The Jewish community of Beirut evolved in three distinct phases.
Thus, from a few hundred at the beginning of the 19th century, the Jewish community grew to 2,500 by the end of the century, and to 3,500 by the First World War.
They allied themselves with Pierre Gemayel's Phalangist Party (a fascist right wing, Maronite group modelled after similar movements in Italy and Germany, and Franco's Phalangist movement in Spain.) and played an instrumental role in the establishment of Lebanon as an independent state.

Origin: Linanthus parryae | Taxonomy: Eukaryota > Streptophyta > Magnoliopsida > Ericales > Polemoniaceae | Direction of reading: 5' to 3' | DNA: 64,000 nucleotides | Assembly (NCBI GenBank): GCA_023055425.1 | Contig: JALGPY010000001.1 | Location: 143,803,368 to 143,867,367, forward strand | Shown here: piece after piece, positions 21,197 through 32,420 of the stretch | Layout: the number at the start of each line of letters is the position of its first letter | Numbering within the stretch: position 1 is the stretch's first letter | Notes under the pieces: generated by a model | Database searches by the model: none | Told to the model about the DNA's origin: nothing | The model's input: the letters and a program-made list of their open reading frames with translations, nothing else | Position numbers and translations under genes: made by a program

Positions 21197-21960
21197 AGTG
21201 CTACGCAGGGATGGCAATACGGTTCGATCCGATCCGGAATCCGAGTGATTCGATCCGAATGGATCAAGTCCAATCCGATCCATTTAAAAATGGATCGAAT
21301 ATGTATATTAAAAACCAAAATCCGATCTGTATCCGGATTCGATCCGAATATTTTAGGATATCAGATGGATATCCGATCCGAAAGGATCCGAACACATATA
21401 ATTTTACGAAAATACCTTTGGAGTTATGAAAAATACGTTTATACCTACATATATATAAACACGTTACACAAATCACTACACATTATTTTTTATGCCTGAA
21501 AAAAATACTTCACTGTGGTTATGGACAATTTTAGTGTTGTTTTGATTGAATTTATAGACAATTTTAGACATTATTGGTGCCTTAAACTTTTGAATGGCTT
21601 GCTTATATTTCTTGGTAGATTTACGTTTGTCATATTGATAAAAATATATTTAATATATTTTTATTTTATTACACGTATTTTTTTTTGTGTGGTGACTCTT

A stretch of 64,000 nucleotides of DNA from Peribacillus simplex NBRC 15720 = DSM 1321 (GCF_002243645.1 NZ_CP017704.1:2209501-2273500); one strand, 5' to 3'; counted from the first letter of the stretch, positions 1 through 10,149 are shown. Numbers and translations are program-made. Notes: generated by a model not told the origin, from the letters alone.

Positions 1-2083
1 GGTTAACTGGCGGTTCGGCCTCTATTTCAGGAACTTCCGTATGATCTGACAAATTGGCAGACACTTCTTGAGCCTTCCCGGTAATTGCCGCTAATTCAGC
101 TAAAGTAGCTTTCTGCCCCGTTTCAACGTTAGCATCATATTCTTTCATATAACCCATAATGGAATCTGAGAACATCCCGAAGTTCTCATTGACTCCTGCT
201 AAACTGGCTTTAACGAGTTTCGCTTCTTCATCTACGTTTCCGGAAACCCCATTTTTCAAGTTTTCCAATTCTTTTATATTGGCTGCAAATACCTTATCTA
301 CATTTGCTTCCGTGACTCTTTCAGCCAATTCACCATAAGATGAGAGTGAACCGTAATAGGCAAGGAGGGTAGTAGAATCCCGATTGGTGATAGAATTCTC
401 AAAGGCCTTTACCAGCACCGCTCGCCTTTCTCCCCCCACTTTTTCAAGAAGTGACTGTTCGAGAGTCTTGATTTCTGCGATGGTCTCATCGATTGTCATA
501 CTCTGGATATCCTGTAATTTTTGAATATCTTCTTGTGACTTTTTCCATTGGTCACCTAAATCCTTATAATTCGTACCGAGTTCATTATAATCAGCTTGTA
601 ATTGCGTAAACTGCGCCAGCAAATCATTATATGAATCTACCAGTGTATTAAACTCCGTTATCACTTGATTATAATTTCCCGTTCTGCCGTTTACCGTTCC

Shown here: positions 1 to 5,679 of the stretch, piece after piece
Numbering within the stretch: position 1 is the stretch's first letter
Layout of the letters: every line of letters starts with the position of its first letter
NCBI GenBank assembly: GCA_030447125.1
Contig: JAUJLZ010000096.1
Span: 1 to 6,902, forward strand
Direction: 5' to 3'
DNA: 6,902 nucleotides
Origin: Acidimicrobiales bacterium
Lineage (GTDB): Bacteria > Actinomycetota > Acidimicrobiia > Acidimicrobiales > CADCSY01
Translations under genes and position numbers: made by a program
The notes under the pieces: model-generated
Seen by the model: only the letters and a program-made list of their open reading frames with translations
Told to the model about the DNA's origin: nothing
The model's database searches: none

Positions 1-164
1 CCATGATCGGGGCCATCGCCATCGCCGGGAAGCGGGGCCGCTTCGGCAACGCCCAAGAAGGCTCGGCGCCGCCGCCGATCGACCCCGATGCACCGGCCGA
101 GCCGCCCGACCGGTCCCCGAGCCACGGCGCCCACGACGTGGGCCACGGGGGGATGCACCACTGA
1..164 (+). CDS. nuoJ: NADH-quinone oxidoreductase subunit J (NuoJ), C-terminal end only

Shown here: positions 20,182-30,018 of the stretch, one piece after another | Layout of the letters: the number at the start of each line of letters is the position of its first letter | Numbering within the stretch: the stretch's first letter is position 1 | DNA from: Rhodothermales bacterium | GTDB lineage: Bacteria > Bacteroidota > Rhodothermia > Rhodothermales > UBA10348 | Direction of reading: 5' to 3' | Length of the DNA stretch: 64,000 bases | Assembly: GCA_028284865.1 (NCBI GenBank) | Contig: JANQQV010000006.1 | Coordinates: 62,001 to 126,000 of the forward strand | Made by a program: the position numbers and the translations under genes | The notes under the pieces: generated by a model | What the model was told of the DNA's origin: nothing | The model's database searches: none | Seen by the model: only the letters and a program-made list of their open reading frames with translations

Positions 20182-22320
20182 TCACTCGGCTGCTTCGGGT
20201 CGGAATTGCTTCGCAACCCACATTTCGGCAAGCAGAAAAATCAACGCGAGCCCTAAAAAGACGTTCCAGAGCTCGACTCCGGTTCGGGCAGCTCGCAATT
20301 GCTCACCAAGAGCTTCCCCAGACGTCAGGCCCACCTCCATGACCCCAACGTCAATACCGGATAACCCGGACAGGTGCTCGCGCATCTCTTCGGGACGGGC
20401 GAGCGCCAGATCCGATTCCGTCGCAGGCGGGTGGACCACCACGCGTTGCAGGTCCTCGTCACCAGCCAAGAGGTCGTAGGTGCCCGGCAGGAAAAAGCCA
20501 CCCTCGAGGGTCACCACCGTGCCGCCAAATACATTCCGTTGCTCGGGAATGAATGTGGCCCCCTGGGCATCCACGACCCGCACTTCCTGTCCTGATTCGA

During the Greater Lebanon period, two Jewish newspapers were founded, the Arabic language Al-Alam al-Israili (the Israelite World) and the French Le Commerce du Levant, an economic periodical which still publishes (though it is now owned by non-Jews).
Our BBQ is the best, our strawberry cake will make your tastebuds explode, our catfish is plentiful (along with a side of hushpuppies), our Farmers' Market and our new Community Garden will put loads of fresh produce on your table all season long.
You can spend a day in town shopping and antiquing, or enjoy a movie at the cinema.